In "An Episode of War," one of the main factors the reader becomes aware of is the isolation of the men involved in combat. As in The Red Badge of Courage , Crane treats the Civil War generically, in some sense, declining to name the specific battles taking...
In "An Episode of War," one of the main factors the reader becomes aware of is the isolation of the men involved in combat. As in The Red Badge of Courage, Crane treats the Civil War generically, in some sense, declining to name the specific battles taking place and the dates during which the action is occurring.
This is emblematic of the soldier's inability to see the big picture of warfare. He is generally aware of only the immediate action taking place in his limited sphere in the field. Though there is no reason to believe that the lieutenant in "An Episode of War" is an unwilling participant—a secret pacifist who would have preferred not serving—he seems thrust into an incomprehensible situation. All war is, of course, the result of political conflict, the opposition of ideas and goals between the sides fighting against each other.
In 1861–1865, this conflict, in spite of the constant attempts by many historians and revisionists to deny it, was about the institution of slavery. Yet on both sides, the men fighting, whether having volunteered or having been conscripted, were not necessarily personally committed to either side of the conflict. Crane, especially in a brief story, doesn't give us the thoughts of the participants beyond their efforts to survive the battle.
When the lieutenant is wounded and goes to the rear of the line for medical treatment, he sees the command center of the battle, a man galloping up and delivering a message, as if it's "an historical painting." He's remote from the commands directing the battle, so much so that the action behind the lines appears unreal. The disconnect is a form of conflict not always noted in descriptions of warfare.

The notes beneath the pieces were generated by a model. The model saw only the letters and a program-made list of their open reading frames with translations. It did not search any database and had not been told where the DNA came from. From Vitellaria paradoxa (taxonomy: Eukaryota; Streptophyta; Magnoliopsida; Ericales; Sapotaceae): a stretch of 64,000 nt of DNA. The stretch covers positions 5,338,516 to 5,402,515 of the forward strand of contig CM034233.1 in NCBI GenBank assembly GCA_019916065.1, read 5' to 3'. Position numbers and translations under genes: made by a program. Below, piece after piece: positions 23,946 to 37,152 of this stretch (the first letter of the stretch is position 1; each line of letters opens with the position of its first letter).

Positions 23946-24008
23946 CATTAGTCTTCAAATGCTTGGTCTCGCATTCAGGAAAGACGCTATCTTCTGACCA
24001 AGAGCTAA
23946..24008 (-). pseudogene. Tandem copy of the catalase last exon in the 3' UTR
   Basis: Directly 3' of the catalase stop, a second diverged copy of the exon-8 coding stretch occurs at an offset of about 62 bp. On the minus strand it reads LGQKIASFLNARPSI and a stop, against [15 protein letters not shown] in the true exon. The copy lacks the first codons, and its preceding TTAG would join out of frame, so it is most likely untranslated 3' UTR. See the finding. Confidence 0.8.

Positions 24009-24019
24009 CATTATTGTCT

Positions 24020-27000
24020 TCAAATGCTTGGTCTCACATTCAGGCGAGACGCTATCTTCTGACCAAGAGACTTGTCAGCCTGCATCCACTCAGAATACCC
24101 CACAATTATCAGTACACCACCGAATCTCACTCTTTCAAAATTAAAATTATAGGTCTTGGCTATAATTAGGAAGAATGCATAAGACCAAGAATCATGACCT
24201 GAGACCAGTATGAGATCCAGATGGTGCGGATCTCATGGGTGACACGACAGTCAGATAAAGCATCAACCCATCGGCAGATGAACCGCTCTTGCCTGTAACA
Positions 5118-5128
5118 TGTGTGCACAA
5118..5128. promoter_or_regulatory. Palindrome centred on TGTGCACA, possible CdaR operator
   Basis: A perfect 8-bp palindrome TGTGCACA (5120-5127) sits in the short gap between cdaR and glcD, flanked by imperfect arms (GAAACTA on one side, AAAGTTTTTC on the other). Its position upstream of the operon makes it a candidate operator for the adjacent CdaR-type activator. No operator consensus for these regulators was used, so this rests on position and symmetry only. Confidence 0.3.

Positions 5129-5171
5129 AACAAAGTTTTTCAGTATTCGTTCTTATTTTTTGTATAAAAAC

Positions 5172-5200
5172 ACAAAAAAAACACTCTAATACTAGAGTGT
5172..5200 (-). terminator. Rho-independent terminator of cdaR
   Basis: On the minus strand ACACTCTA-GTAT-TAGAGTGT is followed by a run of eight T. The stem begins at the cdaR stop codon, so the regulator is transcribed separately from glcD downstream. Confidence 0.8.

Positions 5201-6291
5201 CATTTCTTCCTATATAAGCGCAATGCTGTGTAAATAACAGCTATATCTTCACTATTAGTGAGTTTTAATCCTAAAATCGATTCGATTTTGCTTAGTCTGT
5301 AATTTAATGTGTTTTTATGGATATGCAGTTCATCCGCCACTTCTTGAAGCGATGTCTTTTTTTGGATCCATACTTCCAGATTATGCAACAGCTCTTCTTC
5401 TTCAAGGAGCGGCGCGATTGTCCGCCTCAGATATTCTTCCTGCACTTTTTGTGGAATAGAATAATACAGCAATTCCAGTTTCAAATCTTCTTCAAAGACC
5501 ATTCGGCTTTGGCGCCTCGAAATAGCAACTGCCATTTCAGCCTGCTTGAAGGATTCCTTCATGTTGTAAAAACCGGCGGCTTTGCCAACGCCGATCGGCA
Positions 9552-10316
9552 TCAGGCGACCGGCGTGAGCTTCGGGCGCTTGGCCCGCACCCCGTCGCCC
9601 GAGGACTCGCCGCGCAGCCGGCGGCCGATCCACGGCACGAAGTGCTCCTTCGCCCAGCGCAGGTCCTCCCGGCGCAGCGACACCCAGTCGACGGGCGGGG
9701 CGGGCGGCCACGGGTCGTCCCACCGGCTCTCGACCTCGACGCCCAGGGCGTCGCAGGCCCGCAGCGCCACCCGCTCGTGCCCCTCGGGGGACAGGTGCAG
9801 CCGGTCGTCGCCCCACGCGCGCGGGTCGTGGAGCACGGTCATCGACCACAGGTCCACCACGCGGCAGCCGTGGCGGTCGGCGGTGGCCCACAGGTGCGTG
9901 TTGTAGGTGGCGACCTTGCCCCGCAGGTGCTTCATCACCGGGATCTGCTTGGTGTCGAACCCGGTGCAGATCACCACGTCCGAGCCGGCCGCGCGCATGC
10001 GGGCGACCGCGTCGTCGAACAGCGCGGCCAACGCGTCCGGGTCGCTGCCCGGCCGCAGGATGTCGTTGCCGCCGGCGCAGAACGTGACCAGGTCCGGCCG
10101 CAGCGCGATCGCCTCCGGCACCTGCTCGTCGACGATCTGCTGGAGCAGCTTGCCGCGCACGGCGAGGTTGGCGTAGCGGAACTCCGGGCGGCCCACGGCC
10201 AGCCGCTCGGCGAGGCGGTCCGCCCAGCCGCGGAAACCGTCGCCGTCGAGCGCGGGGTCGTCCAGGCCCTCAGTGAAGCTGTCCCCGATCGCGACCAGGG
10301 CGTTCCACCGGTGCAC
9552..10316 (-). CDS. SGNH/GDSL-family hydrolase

A final conflict (though one could argue this is not exactly an external one) is that between the wounding of men in battle and their reluctance, understandably, to be operated on in the surgical tents. This was a time when no anesthetics were generally available on the field. Amputations were performed as quickly as possible, but the agony of enduring this was a constant source of the worst fears of the men in battle. One need only read the descriptions in, for instance, Tolstoy's War and Peace to see the horror of the necessary medical treatments as they were carried out in nineteenth-century warfare. The lieutenant in Crane's story knows what awaits him on the surgical table, and the result, an amputation, was the only thing at the time that would prevent the spread of infection from a bullet wound and the death of the soldier.